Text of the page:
• Time to read 7 minutes

Last Friday night, Andy, Clay and l met at the park on Old Maryborough Rd. We had organised the finer details of when and what to bring on the stifling bus home after school. Andy would bring the booze, Clay, the weed and I would bring the bong. Clay had even floated the idea of inviting Kim and Tracy but I wasn’t so keen on it. Girls always seemed to bring about trouble; sirens that somehow convince us to sell our souls and loyalty for a furtive hand job behind the toilets at the skate park. 

I’d been mates with Andy and Clay since I first moved to town five years ago from the Noosa Hinterland. My mum had split up with Kate’s dad so it was time for a new direction, or that’s how she justified it to us anyway. Still, this move was better than the compound and the property we rented was big enough for a garden for her. Andy and Clay had been mates for even longer, growing up just one street from each other. Andy was the oldest by 4 months and built like a man-child. His shoulders and chest came in the same time as the rest of us were sprouting armpit hairs. Andy was like the older brother I probably had but never met. 

I was the last to arrive, Andy was smoking and Clay was balancing on the pegs of his BMX bike. He popped a wheelie, balanced and put it down once he saw me. 

“Hey Caine, how’s it going?” Clay asked leaning over to shake my hand. 

“Yeah alright, pretty bored,” I shrugged.

“Haven’t heard of much happening tonight. I did hear about some open party at some chick from St Joseph’s but I don’t know if it worth riding to the south side for.” Andy said and sucked back his cigarette. He had the cigarette wedged deep between his finger, smoking it like a mobster would a cigar. 

“Who do you know that’s going?” asked Clay

Clay was already stoned but even when he was straight, his eyes still drooped at the corners. A face of a puppy on the body of a man. 

“Probably Tim, Jacko and those boys. Cara and Louise said they were going too,” Andy replied.

“Might be worth a look. Probably plenty of booze about,” Clay said and Andy looked at me. I shrugged, I didn’t really mind what we did, it all felt like the same thing anyway. 

“Fuck it, let’s smoke a bongo and head over. It’s not that far of a ride,” Clay said smoking the last draw of his cigarette and slinging with bag off.


* * *


Even though the days are exhausting and hot, the nights here can get pretty cold and I couldn’t stop licking my lips. We got to the street and could hear the music, Flo Rida’s Get Low. This pissed us all off. Andy and Clay rode forward, up onto the path, dismounting by a fig tree. They lent their bikes against it and started walking to the house. Andy was teasing Clay that Jackie was going to be there so Clay shoved him into the hedge. I hung back a few steps lighting a cigarette and laughing with them. I hate rocking up at parties we’re not invited to. Somehow it always turned into a fight. I let them lead the way forward in case we were rejected and had to get on our bikes. 

We got to the street and could hear the music, Flo Rida’s Get Low. This pissed us all off.

The front door was open and the house was chaotic, every flat surfaced seemed to be covered with empty cruiser bottles and XXXX and Bundy cans. Not the kind of party where people were checking invites. I saw Andy put his phone back in his pocket.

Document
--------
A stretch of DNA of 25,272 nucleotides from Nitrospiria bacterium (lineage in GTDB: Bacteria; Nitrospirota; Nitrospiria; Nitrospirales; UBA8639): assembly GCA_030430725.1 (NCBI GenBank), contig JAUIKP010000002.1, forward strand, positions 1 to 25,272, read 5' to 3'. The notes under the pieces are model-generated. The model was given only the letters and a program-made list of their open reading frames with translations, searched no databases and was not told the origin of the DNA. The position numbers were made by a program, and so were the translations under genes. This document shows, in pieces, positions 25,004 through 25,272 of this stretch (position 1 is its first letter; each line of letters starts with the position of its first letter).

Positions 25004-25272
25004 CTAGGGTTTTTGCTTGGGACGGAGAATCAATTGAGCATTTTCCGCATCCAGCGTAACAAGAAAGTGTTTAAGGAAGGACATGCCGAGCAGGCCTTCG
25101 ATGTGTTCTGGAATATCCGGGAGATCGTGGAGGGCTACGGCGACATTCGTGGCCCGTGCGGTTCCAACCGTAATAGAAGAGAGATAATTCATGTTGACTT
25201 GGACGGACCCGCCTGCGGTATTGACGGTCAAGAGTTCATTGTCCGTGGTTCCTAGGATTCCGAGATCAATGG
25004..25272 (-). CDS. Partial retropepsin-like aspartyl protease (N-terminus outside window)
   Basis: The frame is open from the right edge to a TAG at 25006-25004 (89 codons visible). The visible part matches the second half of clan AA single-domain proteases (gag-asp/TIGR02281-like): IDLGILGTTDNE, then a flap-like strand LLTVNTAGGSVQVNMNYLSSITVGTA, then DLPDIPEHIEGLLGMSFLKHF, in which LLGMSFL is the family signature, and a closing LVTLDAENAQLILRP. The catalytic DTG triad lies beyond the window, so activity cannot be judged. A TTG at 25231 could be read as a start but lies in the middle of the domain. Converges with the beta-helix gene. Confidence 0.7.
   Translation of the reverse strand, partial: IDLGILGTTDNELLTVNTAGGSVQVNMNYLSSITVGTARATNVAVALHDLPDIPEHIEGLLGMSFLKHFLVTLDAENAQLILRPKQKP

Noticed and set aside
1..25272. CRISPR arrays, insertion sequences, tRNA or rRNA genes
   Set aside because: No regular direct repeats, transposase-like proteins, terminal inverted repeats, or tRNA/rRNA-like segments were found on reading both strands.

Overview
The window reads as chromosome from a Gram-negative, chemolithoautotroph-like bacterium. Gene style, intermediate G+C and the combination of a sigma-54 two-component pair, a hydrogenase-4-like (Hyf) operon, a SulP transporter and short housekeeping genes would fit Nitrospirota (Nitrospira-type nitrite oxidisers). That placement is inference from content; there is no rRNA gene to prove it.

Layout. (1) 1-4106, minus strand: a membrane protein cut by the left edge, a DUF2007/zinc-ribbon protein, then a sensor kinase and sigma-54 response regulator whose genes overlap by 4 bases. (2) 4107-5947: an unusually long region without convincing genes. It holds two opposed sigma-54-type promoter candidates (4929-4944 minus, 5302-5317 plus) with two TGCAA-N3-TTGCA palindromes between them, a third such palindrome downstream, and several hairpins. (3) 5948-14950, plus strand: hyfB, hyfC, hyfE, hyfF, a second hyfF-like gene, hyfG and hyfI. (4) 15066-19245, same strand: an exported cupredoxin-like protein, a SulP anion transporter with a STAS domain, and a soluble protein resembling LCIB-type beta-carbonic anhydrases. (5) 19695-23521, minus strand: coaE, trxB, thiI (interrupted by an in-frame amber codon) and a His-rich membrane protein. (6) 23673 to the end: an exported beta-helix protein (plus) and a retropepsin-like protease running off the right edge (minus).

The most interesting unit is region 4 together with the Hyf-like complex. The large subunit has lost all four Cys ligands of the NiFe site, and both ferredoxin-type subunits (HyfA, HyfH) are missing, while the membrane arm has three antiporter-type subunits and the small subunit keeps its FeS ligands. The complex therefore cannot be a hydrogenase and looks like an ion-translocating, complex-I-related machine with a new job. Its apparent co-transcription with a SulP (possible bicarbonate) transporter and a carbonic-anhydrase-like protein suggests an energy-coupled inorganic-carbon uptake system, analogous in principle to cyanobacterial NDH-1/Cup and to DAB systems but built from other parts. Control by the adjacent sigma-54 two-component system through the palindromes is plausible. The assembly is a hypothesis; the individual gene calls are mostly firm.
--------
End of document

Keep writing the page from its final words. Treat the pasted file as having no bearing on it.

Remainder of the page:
“Jacko reckons he’s out the back, by the shed,” he moved through the kitchen where we knew no-one and through what I assumed was the backdoor.

Outside there would have been 100 kids, all with a drink in their hands and most of them a smoke in the other. Just to my left I saw Ruby. She had asked me out in year eight and then dumped me three days later after kissing me in the chapel. She turned her face down and I saw her friend nudge her. She had gotten much prettier since getting her braces off but the died black hair felt a bit much for her. She was much girlier in year eight and I remember the hot pink skirt she wore on free dress day, I saw straight up it when we had sat on the oval. The tops of her thighs much paler, particularly where the blue cotton underneath met the crease of her ass.

Ruby raised her eyebrows questioningly and I realised I was staring. I waved before forgetting about her ass and looking for the back of Andy’s head. 


* * *


I found Andy and Clay by Jacko’s directions, by the shed. They were standing behind a circle or being sitting on eskies, milk crates and camping chairs. 

“So, I fucken kicked his head in,” Jacko said, getting a laugh by the girls to his left. They swallowed their neon drinks in uniform response. 

“Jacko, it was a football fight against poofs,” Andy chimed in.

“Still.” He shrugged.

The next half an hour was spent one-upping each others football tries or fights. It seemed to work because more girls came with more chairs and I ended up sharing an esky with Stephanie from Geography.

“Having a good night?” Stephanie asked.

“It’s alright, kinda drunk I suppose,” I answered.

“Yeah it’s alright,” she added her answer anyway. 

She grew bored with me quickly and turned to Clay and started talking about Lucy. She wanted to know what was going on. I suspected that Lucy had sent her in, I was just the buffer to sit next to. 

“So what’s the go with you and Ruby?”  She asked nudging me with her elbow. 

I had a mouthful of bourbon so I just stared back. 

“I saw you staring like an idiot before, are you guys rekindling the grade eight romance?” Stephanie asked.

“I wasn’t staring,’ I replied.

“That didn’t answer the question,” she pushed.

“No, I haven’t spoken to her in ages,” I answered and took another swig of the bourbon.